Friday, January 28, 2011

Week 3: Running with Squirrels

Click here to view a Run Cycle by Michael Sabalvaro
You may be relieved to note that animating a RUN cycle is much easier than animating a WALK cycle.
That's because one of the key difficulties is removed -- ground contact.  Just like a bouncing ball, however, the running character must show the effects of gravity through your control of spacing and timing.

Thursday, January 27, 2011

Duplicating Balls in 3dsMax

If you'd like to have more than one ball in your Max scene, it's relatively easy. 

First, I recommend you FREEZE the GEO on the ball first so you don't get double transformations if you start moving the ctrls while the geo is selected.  Make sure you have NO transformation, squash, or translations on your ball before you copy it, or the new ball will inherit all that information..

Week 3: Luxo Jr - the short that launched Pixar

Click here to watch "Luxo Jr" from 1986
The Luxo lamp is for 3D what the famous flour sack has been for generations of 2D animators -- a tool for perfecting & demonstrating a mastery of the 12 Principles of Animation. As you watch this famous short, bear in mind the primitive tools the artists were working with at the time.  This is a remarkable first film for what was then a fledgling industry, which has grown into the multi-faceted world of CG movies, shorts, and games we know today.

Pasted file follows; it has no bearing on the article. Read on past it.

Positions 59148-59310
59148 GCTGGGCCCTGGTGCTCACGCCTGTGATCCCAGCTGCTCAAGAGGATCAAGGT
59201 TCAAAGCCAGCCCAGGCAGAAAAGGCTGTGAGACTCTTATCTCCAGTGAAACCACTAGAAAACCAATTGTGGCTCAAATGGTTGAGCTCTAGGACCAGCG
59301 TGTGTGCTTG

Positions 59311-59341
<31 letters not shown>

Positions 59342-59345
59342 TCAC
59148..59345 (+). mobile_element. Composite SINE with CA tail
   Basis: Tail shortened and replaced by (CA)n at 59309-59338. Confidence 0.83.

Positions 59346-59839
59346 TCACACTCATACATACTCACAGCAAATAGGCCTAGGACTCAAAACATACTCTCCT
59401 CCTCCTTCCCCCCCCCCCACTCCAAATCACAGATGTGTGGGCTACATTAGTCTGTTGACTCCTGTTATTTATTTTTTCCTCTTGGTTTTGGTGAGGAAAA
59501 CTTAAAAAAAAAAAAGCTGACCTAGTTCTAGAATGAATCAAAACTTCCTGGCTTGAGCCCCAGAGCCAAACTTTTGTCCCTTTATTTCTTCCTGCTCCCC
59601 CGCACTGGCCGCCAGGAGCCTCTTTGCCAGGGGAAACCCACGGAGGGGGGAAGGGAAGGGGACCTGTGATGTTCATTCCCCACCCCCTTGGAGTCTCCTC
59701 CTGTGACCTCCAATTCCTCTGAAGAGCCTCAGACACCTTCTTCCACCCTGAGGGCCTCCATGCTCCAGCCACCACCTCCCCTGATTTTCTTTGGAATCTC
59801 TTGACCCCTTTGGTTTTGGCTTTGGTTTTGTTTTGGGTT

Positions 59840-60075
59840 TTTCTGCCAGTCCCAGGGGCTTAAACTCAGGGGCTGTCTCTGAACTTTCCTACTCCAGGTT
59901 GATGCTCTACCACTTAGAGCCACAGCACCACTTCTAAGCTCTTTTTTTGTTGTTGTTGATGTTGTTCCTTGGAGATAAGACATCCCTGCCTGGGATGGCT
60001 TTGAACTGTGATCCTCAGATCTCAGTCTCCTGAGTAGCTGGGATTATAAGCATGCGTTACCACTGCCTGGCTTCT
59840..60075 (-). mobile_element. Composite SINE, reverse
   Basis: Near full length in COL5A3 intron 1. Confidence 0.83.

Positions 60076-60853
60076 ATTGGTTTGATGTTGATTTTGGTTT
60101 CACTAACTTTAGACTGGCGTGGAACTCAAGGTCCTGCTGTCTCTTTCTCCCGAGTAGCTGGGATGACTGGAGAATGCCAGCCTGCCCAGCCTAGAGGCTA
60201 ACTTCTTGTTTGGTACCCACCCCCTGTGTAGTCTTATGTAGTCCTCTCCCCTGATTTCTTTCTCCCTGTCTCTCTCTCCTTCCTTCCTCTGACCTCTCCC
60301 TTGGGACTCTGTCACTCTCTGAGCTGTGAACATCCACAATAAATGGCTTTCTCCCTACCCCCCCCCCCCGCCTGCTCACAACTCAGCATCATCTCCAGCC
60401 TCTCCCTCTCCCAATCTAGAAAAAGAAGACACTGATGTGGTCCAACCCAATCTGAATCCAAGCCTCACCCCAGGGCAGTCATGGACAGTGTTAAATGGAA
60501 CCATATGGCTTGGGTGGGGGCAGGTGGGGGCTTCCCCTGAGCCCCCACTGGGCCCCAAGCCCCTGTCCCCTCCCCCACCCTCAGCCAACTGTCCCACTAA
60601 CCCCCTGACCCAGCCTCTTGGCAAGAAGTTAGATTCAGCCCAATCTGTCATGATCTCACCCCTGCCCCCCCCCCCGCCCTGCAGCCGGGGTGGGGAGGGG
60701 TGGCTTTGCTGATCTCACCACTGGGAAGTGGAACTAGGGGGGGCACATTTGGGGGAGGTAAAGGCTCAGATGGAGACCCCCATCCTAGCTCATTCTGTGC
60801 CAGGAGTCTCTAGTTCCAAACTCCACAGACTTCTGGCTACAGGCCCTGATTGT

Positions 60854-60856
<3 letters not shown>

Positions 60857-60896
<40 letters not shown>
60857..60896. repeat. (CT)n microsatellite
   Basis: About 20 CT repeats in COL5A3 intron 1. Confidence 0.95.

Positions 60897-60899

Wednesday, January 26, 2011

Balls... continued: Adjusting timing in 3dsMax

Click to view avi of ball before timing adjustment
I've had a few questions about the bouncing ball so here are some details that may help you.

The timing of the ball is dependent on two things: the number of frames per bounce, and the spacing of the ball's position on each frame.

The weight of the ball is conveyed by how fast and how high it bounces, as well as how quickly it seems to rebound off the floor.

Monday, January 24, 2011

Previewing Animation in 3dsMax

Well, well, well...
Click to view larger
Switching from Max 2010 to 2011, I had trouble finding "Preview" in the usual spot.
Turns out, they've moved it! Again!
It used to be in Render, then Animate, now in TOOLS... hmm..

Previewing Animation in Maya

Click to view image larger
In Maya, animation previews are called "PLAYBLASTS"
Go to:
Window > Playblast >


Sunday, January 23, 2011

File Referencing for Maya

I've had a few people ask me questions about file referencing so here are some resources to help you.
Let me also point out that it is not 100% necessary at this stage. You can just open your rig and start animating. But if you do want to try referencing, one simple way is to save the rig in the same file as your animation so that it's always where you need it. If you take the file to a new location, you need to relink the references next time you open the scene.  It's an extra layer of complexity but one you'd be wise to get comfortable with as it is very standard on big productions.